His first night on the run found him in a cheap hotel outside San Bernadino. He’d decided to hike around the National Forest and to camp on the banks of Big Bear lake. It seemed like a good plan – nothing but trees and mountains and the water. The thought alone was generally enough to quiet him. He’d done the same when he left tracks all over the world. There was always some beautiful place to explore if you were okay with the inconvenience of living outdoors by yourself for a time. This time however was different. Something was wrong. Something was drawing him back to the track even though he knew that if he was caught, there would be no telling the extent of the damage. If he was outed as the jockey that had travelled all over the world assuming different names so that each time he could start fresh with a five pound apprentice weight advantage his entire past could come crashing down on him. Owners, trainers, other jockeys, agents, girls he’d left, racing officials, criminal investigation, all of it all at once and he’d have to face it all. Out of the question.
But still, there was this feeling of wanting someone to know the real him and the person he wanted to know was laying on her couch injured because of him. He wasn’t used to fretting. He was a traveller, a light spirit, a man of action. He paced knowing that the only answer was to set out in the morning into the San Bernadino mountains. From there he would figure out who to be and where to go. But for now there was no resting. His arm ached. His shoulder had been dislocated several times in his career and this last race was not the first time he’d jumped off a horse in a race and dislocated it on purpose. But it sure as hell was sore.
Rest would not come. He settled by writing and re-writing his letter to Ann all night. The next morning he hitchhiked his way out Highway 38 through Fawnskin towards the lake. He’d bought a few things in town and headed into the wilderness to think. He knew he couldn’t go back but the stories the silly gallop girl, whatever-her-name-was about the couple in the hills outside San Diego and all of the crippled ex-race horses they took in filled his head as he lay under the stars on the mountain the next night. Heading south made sense anyway, if trouble followed him, it would be an easy trip into Mexico where there were always races to ride, good food and fun and nobody cared about your past.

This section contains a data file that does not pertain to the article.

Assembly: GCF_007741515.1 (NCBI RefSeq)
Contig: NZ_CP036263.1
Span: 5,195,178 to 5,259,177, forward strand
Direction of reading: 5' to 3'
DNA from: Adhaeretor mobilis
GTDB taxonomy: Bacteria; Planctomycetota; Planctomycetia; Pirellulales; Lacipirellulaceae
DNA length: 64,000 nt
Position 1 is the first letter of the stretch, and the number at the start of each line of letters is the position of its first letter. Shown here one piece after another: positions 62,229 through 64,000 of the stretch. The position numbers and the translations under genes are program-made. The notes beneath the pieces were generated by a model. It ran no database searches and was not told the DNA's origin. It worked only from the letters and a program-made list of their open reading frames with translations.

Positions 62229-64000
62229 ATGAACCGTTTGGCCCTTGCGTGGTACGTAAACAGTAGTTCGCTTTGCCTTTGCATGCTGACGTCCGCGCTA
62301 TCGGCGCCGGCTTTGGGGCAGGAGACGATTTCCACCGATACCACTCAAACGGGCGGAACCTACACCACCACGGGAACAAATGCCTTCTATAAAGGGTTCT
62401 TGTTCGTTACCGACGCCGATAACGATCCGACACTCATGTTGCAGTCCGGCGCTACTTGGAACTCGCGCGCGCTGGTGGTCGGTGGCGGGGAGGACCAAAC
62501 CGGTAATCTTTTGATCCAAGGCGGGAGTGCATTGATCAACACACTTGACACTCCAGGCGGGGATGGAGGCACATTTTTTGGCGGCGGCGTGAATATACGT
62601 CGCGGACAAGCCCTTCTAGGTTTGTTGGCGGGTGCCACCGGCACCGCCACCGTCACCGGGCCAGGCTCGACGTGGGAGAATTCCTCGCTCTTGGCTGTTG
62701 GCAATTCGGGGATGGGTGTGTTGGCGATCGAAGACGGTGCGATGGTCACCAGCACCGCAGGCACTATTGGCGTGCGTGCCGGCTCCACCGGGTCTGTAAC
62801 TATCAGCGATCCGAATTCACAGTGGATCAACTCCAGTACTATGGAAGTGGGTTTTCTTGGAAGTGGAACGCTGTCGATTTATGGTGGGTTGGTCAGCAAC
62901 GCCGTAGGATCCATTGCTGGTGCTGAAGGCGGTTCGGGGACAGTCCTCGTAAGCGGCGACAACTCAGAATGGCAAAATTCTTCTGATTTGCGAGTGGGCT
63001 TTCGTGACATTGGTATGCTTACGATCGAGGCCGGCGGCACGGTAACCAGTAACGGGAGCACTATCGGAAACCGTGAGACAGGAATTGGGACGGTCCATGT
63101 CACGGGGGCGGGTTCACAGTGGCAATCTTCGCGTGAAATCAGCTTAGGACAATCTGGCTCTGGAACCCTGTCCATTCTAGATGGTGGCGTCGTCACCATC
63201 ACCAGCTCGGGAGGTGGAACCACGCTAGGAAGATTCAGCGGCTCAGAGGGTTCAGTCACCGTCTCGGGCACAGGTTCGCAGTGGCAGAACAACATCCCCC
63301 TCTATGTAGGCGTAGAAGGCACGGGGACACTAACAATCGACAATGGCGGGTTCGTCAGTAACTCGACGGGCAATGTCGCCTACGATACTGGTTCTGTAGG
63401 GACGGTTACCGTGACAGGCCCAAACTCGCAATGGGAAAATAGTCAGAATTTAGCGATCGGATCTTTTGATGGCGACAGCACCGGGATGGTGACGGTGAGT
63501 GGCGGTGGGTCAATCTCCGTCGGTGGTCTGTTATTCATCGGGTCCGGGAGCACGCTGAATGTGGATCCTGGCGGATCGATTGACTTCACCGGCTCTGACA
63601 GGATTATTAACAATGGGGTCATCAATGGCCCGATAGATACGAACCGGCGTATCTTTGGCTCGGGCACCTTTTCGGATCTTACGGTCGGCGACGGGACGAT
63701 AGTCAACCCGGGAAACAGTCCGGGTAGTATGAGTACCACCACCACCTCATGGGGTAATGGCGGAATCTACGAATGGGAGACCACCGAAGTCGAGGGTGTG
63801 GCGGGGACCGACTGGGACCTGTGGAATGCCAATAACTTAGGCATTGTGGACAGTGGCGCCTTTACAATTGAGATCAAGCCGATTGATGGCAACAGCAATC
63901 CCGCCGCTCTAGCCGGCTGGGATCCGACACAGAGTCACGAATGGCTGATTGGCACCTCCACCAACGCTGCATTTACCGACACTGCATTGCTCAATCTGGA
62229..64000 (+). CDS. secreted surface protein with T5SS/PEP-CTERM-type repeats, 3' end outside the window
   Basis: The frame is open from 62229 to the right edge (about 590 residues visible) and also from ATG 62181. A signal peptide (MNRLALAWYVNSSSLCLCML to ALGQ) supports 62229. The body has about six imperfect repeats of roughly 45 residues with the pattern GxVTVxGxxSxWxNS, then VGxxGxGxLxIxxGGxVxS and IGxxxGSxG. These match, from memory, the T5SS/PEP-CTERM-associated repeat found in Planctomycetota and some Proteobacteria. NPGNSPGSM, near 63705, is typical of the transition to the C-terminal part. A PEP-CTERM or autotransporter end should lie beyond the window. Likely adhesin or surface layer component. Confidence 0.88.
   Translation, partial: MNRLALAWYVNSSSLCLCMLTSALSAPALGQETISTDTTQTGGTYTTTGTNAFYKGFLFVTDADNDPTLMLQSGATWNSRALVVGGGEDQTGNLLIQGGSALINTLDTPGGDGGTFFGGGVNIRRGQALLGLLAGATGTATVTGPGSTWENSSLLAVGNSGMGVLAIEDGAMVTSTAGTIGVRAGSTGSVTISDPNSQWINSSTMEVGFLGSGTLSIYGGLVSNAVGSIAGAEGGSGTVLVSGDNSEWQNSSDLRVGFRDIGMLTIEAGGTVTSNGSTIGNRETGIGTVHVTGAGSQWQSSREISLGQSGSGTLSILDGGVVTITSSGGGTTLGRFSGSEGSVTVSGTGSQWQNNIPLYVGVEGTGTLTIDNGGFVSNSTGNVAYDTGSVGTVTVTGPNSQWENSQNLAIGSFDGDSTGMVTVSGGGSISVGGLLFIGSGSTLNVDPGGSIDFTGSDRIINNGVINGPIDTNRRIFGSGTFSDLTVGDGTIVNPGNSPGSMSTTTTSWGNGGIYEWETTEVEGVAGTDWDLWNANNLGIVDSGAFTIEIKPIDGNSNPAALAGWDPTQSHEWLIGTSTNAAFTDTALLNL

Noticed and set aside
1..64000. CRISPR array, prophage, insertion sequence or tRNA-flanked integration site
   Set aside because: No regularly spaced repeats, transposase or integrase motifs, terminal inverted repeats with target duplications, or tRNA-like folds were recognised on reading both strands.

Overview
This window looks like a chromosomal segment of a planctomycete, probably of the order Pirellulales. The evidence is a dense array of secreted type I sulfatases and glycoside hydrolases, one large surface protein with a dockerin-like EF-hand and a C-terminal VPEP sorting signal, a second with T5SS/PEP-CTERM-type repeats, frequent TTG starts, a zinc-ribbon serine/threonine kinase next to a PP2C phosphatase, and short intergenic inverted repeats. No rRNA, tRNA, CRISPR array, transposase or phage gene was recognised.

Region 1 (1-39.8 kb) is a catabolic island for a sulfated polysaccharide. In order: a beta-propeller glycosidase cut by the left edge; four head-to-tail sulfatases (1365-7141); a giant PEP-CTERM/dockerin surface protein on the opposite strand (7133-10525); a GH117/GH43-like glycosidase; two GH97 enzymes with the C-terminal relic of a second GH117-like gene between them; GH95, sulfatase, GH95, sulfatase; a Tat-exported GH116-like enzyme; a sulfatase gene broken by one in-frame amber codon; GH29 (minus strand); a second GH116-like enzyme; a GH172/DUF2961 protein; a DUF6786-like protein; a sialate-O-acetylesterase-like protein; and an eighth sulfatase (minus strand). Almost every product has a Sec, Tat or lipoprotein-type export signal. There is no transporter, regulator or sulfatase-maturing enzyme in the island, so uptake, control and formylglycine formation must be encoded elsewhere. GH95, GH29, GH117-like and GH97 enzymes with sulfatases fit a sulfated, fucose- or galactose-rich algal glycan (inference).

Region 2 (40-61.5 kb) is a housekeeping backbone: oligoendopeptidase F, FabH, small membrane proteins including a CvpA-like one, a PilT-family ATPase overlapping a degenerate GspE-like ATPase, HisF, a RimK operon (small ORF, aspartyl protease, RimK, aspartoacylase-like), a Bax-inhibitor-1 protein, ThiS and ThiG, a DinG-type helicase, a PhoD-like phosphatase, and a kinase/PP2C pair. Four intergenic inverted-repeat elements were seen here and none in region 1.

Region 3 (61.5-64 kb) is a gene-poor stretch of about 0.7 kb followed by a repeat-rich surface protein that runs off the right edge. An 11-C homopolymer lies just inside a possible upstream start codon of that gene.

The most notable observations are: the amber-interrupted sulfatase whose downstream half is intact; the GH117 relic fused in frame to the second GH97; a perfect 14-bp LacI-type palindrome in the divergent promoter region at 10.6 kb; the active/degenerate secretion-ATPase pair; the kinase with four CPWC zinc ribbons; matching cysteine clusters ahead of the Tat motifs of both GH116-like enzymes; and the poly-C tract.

The following day as he hiked through the forest, it became clear to him that he would go and see this ranch and meet these people and understand what made them tick. Automatically, his body turned south. The further he got, the more sure of where he needed to be. Life, and a carload of vacationing college girls had brought him here.
Paul hitched the old truck to the even older trailer and was cleaning out the trailer when Nate re-appeared.
“You look jockey size. You a rider?”
“Sort of.” Paul replied.
“You’re pretty skinny, are you a hop-head? We don’t need any druggies around here. My wife will run you out on a rail if she even thinks there are drugs around. Not a lot gets that old gal’s goat like pipes and needles and stuff. She won’t tolerate any of it. You hear?”
“I promise” said Paul.